Going With the Grain
Handmade Tales: Edward Allen
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The Green Mountain State boasts 68 home wood-furniture makers and collectives, according to the Vermont Wood Products Marketing Council. They all produce gorgeous pieces for sitting, eating and housing one’s books. But for customers drawn to the clean lines and scrupulous construction of Shaker furniture, the work of Edward Allen stands out.
The 74-year-old Middlebury resident has crafted one custom-ordered piece at a time in his converted garage since retiring from teaching industrial arts at age 51. The Shaker sect’s furniture appealed to him from the start, he says: “I always liked the proportions, and they were very meticulous about how they made things.” Flipping through an album of his past work, he pauses at a photo of a desk he made for a Hollywood writer. “At first, he sent me a sketch of what he wanted, and it was so ultra-modern that I didn’t even want to do it,” Allen recalls with a chuckle. “I like to do things that have a link to the past.”
Inside Allen’s house is a small showroom where prospective customers can see finished pieces in elegant, satiny cherry — a wood Allen says he favors because of the way its color changes as he works. Eschewing stain, he hand-rubs each piece with a clear Danish oil finish, sands it with 600-grit paper, and cloth-dries it “just as dry as I can get.” Then he repeats the three-step process twice.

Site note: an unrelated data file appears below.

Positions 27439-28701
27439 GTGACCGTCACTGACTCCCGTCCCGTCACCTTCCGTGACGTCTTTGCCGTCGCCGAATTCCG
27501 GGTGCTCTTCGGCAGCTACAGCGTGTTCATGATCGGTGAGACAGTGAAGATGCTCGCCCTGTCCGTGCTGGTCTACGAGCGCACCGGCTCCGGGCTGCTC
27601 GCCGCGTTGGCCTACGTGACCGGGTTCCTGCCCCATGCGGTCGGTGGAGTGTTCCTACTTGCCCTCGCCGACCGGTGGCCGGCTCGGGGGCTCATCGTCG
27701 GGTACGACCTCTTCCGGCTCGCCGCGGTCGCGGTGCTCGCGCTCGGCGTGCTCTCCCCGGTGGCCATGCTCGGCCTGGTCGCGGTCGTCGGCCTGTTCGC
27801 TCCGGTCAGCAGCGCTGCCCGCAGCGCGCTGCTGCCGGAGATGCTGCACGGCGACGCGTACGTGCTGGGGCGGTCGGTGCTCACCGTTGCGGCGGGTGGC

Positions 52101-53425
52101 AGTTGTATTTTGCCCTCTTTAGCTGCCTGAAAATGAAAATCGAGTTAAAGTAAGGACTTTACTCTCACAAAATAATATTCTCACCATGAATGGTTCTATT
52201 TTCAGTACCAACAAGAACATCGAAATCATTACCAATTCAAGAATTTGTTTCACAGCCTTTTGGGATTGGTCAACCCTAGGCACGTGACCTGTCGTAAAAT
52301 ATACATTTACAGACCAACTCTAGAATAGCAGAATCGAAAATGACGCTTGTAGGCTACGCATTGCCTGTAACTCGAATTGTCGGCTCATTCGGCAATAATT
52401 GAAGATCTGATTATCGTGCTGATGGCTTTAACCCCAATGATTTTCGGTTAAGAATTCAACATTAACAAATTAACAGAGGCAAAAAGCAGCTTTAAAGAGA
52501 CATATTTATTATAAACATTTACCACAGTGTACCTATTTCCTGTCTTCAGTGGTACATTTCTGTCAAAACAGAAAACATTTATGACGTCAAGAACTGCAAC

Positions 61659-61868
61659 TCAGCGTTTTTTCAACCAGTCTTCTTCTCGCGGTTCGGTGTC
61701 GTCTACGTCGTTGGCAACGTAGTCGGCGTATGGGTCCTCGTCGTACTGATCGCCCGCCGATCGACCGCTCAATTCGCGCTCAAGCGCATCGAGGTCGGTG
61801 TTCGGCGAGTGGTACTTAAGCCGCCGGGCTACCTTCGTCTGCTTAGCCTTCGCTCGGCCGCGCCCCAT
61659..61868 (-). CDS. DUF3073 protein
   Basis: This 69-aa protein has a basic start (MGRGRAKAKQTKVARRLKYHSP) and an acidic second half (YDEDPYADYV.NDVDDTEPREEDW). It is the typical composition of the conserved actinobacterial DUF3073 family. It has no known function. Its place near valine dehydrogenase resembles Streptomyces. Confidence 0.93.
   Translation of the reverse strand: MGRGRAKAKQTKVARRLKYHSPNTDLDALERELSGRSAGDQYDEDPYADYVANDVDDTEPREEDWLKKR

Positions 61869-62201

And that’s just the surfaces. His smoothly sliding desk drawers have no metal gliders — which means their dovetailed construction takes into account the expansion and contraction of the wood over time. In some drawers, he inserts a false backboard a few inches from the end that reminds people not to pull them out too far. Legs have mortise-and-tenon joints secured with wooden pegs.
An ingeniously constructed plantation desk — Allen happened on the design while touring a historical house, he says — consists of two separate parts for easy transport: a lidded table and a shelving unit that sits on top. A low-profile molding attached to the desktop keeps the upper unit in place. Allen enjoys inserting personal touches into each piece: This one has a hidden compartment. “But my grandkids discovered it right away when I told them about it,” he adds.
Allen tends to draw repeat customers — vacationers from South Carolina, Texas or Vancouver who show up on Open Studio Weekend and end up ordering piece after piece as years go by. Fellow woodworkers come to inspect his work, too; he once discovered one hunkered down beneath a hinge-top desk in the showroom, studying its roll-out supports.
A fifth-generation Vermonter from Brattleboro, Allen says he “heard Ira Allen is the [family] side we’re on, not Ethan’s, but I don’t have any proof.” His father and uncles all worked in construction, and he got his first job out of high school with the Estey Organ Company, one block from home, which was doing a booming international business in 1950. He moved to the local cotton mill, where he baled scraps on the night shift, then realized college would provide better opportunities. With a degree in industrial arts from Keene State College, Allen went on to teach in Connecticut and Vermont high schools, vocational centers and one state prison for the next 31 years.
Despite adhering to a 19th-century aesthetic, Allen is up to date on environmental concerns: He uses Vermont-harvested wood certified by Tom Lathrop of Exclusively Vermont Wood Products, 10 miles down the road in Bristol. “He and his wife [Pamela] know exactly where each piece comes from,” Allen says, and they let him choose pieces for their grain patterns if, for example, he is making matching drawer fronts from a single plank. It’s as perfect a fit as a Shaker joint — but entirely local.